Recept: gevulde koolrolletjes




shoyu (zoute sojasaus)

tomatenstukjes in blik of gedroogde en geweekte tomaten


De spitskoolbladeren in hun geheel losmaken. Een paar minuten in kokend water blancheren. Goed uit laten lekken.

De sojabrokjes met het water, paprikapoeder, kerrie, ketchup en shoyu koken tot ze zacht zijn. Ongeveer 15 minuten.

In een bakpan olie warm laten worden. De ui en de prei bakken. Daarna de tomaten erbij doen en de ketchup, paprikapoeder, gistvlokken en de sojabrokjes meebakken.

De prut met de pijnboompitten in de koolbladeren rollen. In een ovenschaal leggen op zo'n manier dat er niets uit kan vallen. Ongeveer 30 à 45 minuten in een voorverwarmde oven op 175 graden bakken.

Life in the Soil

categorieën: Alternatieve landbouw, boeken, films, natuur en milieu

life_in_the_soil_boek life_in_the_soil

Life in the Soil is zowel de titel van een boek als van een film.

Samenvatting boek (bron: www.press.uchicago.edu/)

A Guide for Naturalists and Gardeners

Leonardo da Vinci once mused that “we know more about the movement of celestial bodies than about the soil underfoot,” an observation that is as apt today as it was five hundred years ago. The biological world under our toes is often unexplored and unappreciated, yet it teems with life. In one square meter of earth, there lives trillions of bacteria, millions of nematodes, hundreds of thousands of mites, thousands of insects and worms, and hundreds of snails and slugs. But because of their location and size, many of these creatures are as unfamiliar and bizarre to us as anything found at the bottom of the ocean.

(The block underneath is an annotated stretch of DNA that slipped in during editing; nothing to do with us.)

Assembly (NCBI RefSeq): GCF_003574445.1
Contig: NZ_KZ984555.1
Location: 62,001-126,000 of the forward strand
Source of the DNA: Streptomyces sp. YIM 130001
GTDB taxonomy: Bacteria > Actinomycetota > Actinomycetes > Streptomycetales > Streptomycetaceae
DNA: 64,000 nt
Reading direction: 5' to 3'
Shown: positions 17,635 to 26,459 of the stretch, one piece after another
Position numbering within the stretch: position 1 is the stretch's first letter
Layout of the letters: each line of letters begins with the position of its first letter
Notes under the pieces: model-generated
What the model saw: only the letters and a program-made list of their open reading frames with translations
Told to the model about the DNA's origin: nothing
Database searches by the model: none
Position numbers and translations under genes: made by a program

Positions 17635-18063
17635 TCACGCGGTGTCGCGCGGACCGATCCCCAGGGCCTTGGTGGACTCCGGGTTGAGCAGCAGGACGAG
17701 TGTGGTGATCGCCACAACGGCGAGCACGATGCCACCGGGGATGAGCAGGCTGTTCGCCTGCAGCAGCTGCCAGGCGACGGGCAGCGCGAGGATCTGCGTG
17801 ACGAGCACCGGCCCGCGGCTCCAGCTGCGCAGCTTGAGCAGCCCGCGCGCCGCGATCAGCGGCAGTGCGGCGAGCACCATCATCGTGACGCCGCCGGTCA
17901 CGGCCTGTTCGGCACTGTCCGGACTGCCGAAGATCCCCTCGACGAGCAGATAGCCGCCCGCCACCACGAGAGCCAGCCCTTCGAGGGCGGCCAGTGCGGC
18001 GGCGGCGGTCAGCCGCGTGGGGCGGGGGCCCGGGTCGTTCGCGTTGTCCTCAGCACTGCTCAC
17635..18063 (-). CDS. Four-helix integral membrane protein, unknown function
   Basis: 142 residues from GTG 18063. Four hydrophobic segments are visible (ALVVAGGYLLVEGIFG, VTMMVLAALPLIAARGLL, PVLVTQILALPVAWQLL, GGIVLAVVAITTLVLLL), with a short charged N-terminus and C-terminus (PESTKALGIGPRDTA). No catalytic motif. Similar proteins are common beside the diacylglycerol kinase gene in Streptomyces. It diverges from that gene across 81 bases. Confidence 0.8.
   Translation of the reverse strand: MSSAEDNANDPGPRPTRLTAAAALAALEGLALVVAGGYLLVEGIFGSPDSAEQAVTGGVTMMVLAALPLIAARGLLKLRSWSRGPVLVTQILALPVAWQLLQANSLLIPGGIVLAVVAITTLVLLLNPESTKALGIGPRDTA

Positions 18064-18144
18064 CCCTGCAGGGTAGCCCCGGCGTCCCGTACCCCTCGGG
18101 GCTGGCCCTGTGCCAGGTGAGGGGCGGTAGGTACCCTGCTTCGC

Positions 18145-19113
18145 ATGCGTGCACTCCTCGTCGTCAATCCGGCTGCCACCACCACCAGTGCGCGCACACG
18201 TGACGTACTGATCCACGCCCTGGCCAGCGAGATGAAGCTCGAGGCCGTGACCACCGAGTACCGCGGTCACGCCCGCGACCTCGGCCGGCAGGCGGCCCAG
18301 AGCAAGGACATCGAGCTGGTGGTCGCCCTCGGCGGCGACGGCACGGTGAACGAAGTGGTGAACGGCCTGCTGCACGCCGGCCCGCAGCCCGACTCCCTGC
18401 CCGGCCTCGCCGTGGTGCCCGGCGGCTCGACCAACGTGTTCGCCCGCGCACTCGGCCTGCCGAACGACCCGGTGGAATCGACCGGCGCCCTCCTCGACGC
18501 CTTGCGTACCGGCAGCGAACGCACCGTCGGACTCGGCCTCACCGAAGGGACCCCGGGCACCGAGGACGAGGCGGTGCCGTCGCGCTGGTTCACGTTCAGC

Lavishly illustrated with nearly three hundred color illustrations and masterfully-rendered black and white drawings throughout, Life in the Soil invites naturalists and gardeners alike to dig in and discover the diverse community of creatures living in the dirt below us.  Biologist and acclaimed natural history artist James B. Nardi begins with an introduction to soil ecosystems, revealing the unseen labors of underground organisms maintaining the rich fertility of the earth as they recycle nutrients between the living and mineral worlds. He then introduces readers to a dazzling array of creatures: wolf spiders with glowing red eyes, snails with 120 rows of teeth, and 10,000-year-old fungi, among others. Organized by taxon, Life in the Soil covers everything from slime molds and roundworms to woodlice and dung beetles, as well as vertebrates from salamanders to shrews. The book ultimately explores the crucial role of soil ecosystems in conserving the worlds above and below ground.

A unique and illustrative introduction to the many unheralded creatures that inhabit our soils and shape our environment aboveground, Life in the Soil will inform and enrich the naturalist in all of us.